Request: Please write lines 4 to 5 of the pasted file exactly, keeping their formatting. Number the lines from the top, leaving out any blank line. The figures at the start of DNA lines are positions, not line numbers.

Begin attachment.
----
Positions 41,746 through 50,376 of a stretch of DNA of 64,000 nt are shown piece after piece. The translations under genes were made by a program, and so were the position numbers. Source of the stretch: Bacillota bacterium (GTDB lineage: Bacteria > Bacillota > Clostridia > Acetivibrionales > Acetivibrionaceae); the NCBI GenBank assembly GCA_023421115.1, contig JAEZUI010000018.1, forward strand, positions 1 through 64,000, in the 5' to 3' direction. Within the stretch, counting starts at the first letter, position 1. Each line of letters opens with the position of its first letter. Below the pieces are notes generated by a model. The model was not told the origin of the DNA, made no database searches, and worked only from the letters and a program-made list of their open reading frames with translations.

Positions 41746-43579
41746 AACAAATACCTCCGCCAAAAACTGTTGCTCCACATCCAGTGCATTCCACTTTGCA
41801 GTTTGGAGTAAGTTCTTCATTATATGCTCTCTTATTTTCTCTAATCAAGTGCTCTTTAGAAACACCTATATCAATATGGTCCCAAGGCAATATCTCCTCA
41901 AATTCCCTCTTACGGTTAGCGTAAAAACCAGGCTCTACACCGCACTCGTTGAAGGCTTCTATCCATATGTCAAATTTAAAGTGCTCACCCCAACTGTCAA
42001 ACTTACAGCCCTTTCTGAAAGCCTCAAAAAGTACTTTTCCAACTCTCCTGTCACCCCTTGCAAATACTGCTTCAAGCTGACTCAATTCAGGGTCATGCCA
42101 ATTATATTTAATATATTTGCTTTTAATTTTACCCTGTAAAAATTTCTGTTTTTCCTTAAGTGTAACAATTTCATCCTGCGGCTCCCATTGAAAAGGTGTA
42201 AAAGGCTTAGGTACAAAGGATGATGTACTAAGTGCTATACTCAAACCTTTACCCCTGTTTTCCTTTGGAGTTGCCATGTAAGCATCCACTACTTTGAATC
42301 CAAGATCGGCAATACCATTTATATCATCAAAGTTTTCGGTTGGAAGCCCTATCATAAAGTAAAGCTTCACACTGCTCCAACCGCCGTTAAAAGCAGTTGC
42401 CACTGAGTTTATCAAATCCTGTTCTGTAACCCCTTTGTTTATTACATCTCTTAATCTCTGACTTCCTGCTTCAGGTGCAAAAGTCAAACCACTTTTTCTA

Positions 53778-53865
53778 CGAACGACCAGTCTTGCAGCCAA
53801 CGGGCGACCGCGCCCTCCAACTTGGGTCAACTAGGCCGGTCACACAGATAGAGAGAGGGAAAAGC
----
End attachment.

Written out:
41801 GTTTGGAGTAAGTTCTTCATTATATGCTCTCTTATTTTCTCTAATCAAGTGCTCTTTAGAAACACCTATATCAATATGGTCCCAAGGCAATATCTCCTCA
41901 AATTCCCTCTTACGGTTAGCGTAAAAACCAGGCTCTACACCGCACTCGTTGAAGGCTTCTATCCATATGTCAAATTTAAAGTGCTCACCCCAACTGTCAA